Frank Thomas, who was a July inductee into the Baseball Hall of Fame, will speak Thursday night in Columbus at the New Horizons Annual Benefit Dinner.
Also at the event, Jim Blanchard, retired chairman and chief executive officer of Synovus, will be presented the organization's Impact Award for his service in the community and support of New Horizons Behavioral Health.
The dinner will begin at 6:30 p.m. in the Columbus Convention and Trade Center.
Tickets are $125 and may be purchased at the event. Payment can be made with credit card or check. Tickets may also be purchased at nhbh.org.
Sponsors for the event, that will benefit the New Horizons ClubHouse Program that provides substance abuse treatment to teens, are TSYS and Synovus.
Thomas, who now works as a studio analyst for Fox Sports, is Columbus native. He played his prep baseball at Columbus High School and college baseball at Auburn University.
In pro baseball, where he earned the nickname "The Big Hurt," he played for the Toronto Blue Jays and Oakland Athletics but the majority of his career, that went from 1990 to 2008 was spent with the Chicago White Sox.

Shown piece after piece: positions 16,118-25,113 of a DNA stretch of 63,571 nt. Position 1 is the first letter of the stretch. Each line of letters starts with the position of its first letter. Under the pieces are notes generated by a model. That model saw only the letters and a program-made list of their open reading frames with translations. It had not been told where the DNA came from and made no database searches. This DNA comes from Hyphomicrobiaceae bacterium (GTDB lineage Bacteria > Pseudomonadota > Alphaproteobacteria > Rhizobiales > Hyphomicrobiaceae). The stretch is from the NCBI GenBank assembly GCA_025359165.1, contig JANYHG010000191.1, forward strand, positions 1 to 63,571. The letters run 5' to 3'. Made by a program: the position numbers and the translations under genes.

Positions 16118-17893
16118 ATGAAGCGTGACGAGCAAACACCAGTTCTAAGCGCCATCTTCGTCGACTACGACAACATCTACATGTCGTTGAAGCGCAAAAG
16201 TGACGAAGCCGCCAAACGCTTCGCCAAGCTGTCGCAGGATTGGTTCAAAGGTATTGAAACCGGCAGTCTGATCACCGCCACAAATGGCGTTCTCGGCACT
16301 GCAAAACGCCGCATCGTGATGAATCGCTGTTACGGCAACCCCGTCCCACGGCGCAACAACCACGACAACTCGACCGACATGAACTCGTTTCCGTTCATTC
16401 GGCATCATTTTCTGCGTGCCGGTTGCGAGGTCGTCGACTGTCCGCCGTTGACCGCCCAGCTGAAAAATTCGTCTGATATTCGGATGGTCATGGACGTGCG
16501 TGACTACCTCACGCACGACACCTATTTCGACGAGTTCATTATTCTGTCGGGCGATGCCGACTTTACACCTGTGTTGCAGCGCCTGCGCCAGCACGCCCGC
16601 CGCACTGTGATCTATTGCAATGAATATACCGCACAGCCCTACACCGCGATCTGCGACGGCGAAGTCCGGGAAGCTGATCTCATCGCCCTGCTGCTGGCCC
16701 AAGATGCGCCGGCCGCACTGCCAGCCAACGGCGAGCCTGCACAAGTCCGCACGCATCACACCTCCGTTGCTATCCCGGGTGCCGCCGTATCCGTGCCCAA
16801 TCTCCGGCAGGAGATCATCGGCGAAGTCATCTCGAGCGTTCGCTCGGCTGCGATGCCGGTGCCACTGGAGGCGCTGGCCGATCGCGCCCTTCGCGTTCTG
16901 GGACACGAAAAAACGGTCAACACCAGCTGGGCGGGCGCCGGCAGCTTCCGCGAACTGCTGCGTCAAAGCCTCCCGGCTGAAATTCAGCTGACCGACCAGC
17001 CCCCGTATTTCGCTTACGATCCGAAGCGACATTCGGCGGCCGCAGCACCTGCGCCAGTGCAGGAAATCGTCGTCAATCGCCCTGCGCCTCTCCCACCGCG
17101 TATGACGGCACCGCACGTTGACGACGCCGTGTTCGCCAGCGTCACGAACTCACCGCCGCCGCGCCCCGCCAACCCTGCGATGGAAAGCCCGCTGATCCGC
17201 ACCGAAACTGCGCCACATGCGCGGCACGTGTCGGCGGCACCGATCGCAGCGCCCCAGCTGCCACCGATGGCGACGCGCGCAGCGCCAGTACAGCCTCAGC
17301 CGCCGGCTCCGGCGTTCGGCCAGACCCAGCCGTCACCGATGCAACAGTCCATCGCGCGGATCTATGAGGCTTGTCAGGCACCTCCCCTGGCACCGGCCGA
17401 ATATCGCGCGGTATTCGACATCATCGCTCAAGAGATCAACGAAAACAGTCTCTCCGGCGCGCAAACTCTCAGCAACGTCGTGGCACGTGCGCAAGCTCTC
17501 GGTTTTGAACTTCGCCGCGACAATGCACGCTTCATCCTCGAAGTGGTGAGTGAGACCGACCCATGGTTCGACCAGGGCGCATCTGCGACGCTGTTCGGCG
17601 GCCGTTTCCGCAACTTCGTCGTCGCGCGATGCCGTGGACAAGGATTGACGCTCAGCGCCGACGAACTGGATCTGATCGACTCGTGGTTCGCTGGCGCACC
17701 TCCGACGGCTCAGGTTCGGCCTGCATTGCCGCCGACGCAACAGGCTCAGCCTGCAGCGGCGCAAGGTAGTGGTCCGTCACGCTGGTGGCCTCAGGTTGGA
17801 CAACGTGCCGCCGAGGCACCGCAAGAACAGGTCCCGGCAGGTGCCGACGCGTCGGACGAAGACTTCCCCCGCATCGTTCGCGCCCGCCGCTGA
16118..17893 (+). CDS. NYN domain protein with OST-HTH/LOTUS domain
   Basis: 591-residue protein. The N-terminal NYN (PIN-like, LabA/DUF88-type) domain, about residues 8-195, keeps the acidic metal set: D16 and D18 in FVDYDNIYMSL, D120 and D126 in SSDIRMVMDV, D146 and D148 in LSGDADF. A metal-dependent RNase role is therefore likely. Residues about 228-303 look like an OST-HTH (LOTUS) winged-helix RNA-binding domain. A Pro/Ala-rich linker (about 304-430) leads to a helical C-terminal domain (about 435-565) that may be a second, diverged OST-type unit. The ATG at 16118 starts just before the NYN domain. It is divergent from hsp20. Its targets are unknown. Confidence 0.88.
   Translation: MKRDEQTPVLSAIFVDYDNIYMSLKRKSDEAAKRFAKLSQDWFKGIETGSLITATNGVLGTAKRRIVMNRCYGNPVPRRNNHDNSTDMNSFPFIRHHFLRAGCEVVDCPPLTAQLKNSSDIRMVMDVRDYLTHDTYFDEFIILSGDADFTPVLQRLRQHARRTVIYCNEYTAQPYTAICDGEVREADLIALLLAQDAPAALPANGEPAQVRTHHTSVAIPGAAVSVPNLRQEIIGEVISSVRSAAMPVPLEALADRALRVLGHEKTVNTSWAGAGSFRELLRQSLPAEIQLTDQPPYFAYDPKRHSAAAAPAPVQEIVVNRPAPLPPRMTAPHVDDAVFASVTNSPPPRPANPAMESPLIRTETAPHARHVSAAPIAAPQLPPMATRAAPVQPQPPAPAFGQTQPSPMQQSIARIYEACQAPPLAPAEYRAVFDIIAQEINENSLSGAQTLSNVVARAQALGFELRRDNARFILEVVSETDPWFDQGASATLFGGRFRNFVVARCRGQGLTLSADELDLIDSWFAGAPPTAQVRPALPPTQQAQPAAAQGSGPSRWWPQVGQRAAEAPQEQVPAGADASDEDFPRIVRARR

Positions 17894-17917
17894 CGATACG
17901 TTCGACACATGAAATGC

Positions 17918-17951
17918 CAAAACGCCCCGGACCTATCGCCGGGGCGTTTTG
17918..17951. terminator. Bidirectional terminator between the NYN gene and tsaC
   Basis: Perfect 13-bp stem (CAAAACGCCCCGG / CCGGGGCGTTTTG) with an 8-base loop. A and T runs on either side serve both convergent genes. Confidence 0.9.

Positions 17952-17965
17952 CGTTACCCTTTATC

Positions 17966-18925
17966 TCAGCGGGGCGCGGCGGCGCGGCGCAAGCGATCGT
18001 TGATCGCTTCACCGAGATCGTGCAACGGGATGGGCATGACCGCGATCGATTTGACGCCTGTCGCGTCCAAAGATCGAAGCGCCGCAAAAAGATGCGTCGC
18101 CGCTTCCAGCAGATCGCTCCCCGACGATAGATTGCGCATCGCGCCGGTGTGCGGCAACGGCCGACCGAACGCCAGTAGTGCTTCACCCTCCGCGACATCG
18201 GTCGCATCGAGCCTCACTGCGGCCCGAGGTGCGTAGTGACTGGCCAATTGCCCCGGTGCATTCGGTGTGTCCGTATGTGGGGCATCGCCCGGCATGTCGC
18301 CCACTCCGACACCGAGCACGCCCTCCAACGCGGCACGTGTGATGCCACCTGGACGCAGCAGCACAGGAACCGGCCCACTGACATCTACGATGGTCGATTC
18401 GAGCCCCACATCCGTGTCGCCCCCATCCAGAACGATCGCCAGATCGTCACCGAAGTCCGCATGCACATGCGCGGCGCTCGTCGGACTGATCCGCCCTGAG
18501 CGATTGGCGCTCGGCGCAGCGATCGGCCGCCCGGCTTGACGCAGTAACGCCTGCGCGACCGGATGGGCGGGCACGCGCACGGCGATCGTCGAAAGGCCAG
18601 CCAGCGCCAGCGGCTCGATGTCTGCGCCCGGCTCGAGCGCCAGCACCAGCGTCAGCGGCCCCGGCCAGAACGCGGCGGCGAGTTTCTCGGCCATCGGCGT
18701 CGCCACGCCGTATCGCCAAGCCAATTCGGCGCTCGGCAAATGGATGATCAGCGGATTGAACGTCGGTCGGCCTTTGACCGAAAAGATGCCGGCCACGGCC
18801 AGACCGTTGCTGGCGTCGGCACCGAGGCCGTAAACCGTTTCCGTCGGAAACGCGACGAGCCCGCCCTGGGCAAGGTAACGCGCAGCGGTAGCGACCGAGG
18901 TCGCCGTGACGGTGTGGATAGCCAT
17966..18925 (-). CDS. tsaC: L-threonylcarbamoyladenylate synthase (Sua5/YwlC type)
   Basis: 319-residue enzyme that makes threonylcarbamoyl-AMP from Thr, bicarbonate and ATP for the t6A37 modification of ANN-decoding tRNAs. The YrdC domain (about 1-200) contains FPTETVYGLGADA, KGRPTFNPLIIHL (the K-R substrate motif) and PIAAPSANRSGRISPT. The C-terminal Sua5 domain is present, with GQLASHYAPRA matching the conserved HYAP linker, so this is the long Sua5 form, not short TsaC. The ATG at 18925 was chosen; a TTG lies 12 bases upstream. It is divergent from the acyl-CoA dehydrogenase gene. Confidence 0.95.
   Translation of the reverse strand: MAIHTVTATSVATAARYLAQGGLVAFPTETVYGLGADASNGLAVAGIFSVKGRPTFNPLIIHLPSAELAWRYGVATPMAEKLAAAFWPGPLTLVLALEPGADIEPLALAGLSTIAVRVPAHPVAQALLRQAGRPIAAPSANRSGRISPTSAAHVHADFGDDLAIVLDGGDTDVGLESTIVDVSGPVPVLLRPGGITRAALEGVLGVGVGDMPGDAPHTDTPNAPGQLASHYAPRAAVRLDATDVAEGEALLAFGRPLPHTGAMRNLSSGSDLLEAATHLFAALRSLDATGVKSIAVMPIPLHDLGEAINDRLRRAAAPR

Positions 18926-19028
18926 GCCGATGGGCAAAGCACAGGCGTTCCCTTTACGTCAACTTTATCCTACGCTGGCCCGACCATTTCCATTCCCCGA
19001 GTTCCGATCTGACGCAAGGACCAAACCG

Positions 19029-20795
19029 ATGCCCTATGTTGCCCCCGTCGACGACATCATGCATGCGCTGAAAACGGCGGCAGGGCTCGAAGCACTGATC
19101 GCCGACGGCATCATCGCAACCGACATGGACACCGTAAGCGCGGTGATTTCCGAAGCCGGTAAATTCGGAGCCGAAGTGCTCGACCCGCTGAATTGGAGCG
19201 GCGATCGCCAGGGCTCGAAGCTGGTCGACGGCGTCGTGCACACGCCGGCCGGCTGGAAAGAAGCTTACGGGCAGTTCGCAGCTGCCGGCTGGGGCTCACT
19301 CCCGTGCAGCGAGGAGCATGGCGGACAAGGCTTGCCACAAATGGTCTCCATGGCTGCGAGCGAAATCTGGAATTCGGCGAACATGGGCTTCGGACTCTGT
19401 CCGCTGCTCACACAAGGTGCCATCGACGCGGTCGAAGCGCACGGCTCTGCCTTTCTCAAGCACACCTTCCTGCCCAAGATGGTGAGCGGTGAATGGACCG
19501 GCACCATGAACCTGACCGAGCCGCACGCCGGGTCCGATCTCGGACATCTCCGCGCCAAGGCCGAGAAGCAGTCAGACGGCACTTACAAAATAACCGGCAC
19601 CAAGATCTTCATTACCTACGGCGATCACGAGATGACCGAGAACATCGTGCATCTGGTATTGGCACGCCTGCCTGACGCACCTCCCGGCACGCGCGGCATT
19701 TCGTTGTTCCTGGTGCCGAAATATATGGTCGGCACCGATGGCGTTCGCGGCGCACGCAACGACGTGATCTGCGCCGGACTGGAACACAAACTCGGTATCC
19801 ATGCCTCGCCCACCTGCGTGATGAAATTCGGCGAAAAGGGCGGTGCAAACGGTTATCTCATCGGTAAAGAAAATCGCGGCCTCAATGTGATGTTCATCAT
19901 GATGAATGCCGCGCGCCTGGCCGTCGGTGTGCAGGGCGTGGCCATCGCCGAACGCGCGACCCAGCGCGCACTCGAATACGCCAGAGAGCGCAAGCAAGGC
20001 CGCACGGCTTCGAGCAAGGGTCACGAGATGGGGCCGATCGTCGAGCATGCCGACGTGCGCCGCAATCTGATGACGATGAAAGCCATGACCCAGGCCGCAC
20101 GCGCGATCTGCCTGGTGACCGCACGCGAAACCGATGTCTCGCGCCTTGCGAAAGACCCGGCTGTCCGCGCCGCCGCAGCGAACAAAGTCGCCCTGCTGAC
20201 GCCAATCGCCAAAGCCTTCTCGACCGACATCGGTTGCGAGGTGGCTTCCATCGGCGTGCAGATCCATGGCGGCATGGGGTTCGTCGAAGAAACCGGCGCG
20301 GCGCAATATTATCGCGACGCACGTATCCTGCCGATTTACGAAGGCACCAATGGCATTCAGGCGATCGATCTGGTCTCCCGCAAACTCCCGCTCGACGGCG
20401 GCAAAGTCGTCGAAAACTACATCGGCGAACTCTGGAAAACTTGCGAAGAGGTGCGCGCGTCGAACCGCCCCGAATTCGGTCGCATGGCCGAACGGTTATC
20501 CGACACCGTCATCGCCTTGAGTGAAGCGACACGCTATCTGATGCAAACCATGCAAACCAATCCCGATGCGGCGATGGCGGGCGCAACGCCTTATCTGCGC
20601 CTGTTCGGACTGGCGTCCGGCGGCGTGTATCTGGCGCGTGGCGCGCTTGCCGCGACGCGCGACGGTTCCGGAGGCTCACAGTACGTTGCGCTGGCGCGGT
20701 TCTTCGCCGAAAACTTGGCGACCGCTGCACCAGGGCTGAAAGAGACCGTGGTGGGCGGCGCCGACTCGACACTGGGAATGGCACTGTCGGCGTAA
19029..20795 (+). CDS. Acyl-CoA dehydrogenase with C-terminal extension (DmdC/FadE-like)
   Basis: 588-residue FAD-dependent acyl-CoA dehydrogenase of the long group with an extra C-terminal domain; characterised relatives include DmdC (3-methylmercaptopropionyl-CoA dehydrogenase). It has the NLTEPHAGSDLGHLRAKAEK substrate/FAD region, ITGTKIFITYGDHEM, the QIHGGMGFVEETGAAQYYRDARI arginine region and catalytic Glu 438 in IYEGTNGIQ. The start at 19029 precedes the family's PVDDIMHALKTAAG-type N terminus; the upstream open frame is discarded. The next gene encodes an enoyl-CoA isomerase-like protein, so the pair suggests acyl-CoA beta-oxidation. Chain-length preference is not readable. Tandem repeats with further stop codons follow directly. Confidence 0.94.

He hit 521 home runs in his career and was twice named the American League's most valuable player.
Last year's speaker at the dinner was also a former star athlete, former college and pro running back Herschel Walker.
"This is a big baseball and football community," said David Wallace, development director for New Horizons.
He said the remarkable thing about the career of Thomas is that the player accomplished what he did without the use of steroids while so many others were using the banned drugs.
"He did it all clean and sober and that will be part of his message, that you can achieve great things the right way," Wallace said.
Wallace said more than 500 tickets have already been sold for the event that is the main fundraiser for New Horizons. a nonprofit organization that provides services to those with mental illness, developmental disabilities and addictive diseases.
New Horizons serves eight counties in western Georgia. Comprehensive services are offered to consumers, from healthcare and pharmacology to addressing the needs of disabled individuals who can't care for themselves.